Skincare myth #5: Getting rid of acne = drying it up or scrubbing it out

The verdict: Myth.


Drying up acne in the name of excess sebum control, or scrubbing to remove dead skin cells, in theory, are not bad approaches to tackling acne. 

But in practice, we tend to go overboard, taking drastic measures like stripping the skin moisture with harsh cleansers, forgoing moisturizers, over-scrubbing, or even tanning. 

Other times, we so often exercise the methods incorrectly. 

When having acne, take these steps instead:

  • You should only use drying-up treatments on acne spots when the white head has come to the surface. 
  • If you have mild - severe acne, always pair your acne medications/treatments with moisturizers to support skin barrier health. A compromised skin barrier will slow down your skin healing process. 
  • Switch out your physical scrubs with chemical exfoliators or soft material physical exfoliators like toner pads. These replacements help remove dead skin cells and pore blockage effectively but with lower risks of harming the skin barrier or irritating active acne.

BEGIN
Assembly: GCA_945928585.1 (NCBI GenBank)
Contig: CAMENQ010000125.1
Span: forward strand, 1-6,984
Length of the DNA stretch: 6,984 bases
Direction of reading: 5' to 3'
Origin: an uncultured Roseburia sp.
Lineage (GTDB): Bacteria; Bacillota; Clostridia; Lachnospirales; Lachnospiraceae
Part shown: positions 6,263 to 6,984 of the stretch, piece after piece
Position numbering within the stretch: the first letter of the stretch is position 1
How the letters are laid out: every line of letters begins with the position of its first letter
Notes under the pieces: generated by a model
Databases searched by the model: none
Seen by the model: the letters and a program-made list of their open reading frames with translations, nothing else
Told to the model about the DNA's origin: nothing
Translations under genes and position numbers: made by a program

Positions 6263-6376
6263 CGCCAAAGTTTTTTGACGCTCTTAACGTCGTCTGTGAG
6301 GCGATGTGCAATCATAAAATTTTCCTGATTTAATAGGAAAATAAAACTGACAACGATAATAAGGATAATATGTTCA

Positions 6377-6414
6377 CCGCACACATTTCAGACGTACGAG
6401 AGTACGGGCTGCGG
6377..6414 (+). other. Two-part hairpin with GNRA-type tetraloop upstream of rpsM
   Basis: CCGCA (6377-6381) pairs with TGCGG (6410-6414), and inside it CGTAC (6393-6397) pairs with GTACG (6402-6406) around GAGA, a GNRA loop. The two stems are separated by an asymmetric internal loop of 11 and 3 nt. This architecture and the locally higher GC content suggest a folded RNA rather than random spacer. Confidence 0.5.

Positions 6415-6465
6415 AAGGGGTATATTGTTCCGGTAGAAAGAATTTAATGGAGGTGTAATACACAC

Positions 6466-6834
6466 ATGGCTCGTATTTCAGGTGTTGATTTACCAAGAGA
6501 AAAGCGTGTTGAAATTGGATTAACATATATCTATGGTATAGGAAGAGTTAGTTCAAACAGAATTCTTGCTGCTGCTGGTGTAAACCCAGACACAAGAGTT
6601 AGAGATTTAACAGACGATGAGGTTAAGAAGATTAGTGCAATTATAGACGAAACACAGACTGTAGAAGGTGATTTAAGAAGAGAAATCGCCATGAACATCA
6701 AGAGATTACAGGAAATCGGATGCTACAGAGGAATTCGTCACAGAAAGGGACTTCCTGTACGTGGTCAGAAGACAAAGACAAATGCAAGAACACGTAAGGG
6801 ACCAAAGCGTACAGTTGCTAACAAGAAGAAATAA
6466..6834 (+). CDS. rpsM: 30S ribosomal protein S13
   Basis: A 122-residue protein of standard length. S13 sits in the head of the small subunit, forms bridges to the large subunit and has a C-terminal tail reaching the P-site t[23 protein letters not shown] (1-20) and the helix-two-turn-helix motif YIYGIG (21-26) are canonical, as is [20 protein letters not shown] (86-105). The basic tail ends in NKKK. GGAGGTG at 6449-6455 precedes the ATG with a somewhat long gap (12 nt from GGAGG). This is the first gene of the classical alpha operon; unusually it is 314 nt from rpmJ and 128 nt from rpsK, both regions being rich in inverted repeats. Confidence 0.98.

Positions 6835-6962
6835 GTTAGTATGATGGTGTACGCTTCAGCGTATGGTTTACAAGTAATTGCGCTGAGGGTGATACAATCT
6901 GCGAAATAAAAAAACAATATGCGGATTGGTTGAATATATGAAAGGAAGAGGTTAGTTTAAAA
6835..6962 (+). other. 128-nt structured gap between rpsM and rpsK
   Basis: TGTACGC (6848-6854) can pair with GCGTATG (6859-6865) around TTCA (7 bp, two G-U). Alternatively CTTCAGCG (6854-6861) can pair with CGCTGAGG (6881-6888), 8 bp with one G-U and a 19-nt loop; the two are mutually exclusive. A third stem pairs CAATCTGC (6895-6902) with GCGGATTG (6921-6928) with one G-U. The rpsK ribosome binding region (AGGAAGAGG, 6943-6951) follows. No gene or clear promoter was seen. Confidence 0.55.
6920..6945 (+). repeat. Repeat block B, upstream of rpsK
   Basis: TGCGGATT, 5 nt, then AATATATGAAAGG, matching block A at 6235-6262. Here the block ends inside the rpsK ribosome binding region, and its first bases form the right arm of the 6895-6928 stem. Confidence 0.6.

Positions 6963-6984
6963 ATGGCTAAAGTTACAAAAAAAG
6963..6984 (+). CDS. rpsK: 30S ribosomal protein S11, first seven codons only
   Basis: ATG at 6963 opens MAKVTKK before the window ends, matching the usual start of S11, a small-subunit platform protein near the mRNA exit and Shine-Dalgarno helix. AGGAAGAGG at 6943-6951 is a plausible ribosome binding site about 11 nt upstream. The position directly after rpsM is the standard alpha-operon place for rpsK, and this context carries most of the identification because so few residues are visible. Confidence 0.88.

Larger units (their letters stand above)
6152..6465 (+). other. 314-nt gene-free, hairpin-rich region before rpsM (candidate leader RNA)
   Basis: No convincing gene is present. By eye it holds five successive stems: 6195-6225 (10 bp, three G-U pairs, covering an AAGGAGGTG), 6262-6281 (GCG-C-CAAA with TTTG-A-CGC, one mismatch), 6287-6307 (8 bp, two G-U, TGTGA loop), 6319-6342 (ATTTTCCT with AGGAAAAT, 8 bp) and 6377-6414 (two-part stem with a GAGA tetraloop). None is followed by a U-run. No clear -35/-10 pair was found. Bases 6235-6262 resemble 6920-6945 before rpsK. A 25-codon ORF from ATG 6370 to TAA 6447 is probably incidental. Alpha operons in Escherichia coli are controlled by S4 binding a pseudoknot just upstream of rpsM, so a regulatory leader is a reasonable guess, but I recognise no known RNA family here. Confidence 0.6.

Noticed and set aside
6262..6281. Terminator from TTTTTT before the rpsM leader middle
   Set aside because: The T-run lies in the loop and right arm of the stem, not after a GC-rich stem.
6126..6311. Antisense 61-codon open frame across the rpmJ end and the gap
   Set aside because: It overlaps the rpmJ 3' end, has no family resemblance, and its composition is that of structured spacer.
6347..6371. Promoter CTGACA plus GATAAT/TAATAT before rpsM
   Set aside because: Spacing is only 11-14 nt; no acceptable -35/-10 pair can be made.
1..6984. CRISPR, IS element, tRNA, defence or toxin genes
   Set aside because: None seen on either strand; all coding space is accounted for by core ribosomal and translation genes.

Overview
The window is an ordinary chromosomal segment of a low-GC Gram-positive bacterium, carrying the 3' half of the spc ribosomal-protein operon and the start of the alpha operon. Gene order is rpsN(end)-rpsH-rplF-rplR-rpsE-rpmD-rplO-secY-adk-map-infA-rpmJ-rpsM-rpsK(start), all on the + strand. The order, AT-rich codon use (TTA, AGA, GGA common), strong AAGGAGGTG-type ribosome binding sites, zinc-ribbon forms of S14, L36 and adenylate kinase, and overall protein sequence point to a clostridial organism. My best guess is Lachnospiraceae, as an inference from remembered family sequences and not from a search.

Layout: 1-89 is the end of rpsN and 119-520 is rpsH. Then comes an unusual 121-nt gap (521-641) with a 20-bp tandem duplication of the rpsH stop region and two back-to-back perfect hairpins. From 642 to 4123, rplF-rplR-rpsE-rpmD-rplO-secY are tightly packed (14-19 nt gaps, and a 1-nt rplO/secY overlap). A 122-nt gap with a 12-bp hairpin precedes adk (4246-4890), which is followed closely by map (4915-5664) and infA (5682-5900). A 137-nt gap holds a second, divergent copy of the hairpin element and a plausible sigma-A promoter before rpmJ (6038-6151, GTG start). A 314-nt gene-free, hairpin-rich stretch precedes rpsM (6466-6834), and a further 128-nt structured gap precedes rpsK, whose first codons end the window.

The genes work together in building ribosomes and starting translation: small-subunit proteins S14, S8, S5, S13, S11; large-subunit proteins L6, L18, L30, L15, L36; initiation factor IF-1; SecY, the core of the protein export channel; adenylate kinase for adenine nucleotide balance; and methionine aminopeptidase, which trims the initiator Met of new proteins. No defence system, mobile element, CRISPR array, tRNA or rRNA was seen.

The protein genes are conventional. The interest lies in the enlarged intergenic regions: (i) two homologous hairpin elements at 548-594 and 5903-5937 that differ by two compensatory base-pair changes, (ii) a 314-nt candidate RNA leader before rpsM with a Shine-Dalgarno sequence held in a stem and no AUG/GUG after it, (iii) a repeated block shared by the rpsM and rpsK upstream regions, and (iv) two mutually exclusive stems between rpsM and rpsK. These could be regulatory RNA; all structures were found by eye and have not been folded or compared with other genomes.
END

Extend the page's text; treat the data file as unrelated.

Skincare myth #6: Silicones clog pores

The verdict: Myth.


Probably the most infamous skincare myth in the mix, but ask any dermatologist, and they'll tell you that silicones are totally non-comedogenic. 

Silicones have occlusive properties, which help enhance skincare penetration, prevent water loss, and protect healing wounds. And they are tolerable among most skin types.

Still, there are incidents where people use a silicone-based product and experience breakouts, which can be traced back to 2 reasons:

  1. The user is allergic to silicones. 
  2. While locking in moisture and skincare ingredients, silicones also trap excess sebum, bacteria, and irritants already present on the skin.

So, some words of caution. If you have silicone allergy, acne-prone skin, or fungal acne skin, avoid silicone-based skincare. 

Or when you're suspicious about why your skincare or makeup starts balling up? Might be silicones.

Skincare myth #7: Eye cream is specially made for the eyes

The verdict: Debatable.


Skin areas around the eyes are thinner than other places on the face, but it doesn't necessarily mean you need a separate product for them. Most of the time, you can get away by using facial skincare for the under-eye areas.

But, there are exceptions when an eye cream is worth splurging on:

  • When it contains caffeine to reduce puffiness.
  • When your under-eye skin can't tolerate the active concentration in your facial skincare and needs a gentler alternative. 

Our time for myth-busting has come to an end.

Still not seeing what you're looking for on this list? Check out our post about debunking sunscreen myths